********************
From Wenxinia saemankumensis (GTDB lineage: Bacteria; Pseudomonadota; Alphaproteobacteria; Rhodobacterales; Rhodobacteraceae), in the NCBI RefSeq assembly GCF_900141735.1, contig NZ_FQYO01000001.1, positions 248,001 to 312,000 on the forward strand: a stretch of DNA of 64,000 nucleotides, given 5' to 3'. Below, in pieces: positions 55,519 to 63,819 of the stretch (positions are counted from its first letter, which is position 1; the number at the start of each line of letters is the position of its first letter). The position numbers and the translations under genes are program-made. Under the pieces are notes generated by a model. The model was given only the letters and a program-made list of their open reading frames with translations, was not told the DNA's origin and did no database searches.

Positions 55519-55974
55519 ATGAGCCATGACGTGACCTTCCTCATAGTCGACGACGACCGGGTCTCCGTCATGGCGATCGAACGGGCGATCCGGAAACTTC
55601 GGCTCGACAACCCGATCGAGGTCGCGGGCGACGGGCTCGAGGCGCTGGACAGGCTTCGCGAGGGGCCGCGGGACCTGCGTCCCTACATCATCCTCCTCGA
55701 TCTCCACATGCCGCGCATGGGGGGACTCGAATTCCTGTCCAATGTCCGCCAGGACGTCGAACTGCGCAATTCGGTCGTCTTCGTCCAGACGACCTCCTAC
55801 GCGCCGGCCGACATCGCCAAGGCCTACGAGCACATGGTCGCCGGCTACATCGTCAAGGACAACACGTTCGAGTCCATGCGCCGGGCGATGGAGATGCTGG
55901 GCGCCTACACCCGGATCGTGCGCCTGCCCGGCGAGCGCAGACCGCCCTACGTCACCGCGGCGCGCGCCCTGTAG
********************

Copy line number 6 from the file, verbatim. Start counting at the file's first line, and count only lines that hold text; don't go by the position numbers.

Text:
55801 GCGCCGGCCGACATCGCCAAGGCCTACGAGCACATGGTCGCCGGCTACATCGTCAAGGACAACACGTTCGAGTCCATGCGCCGGGCGATGGAGATGCTGG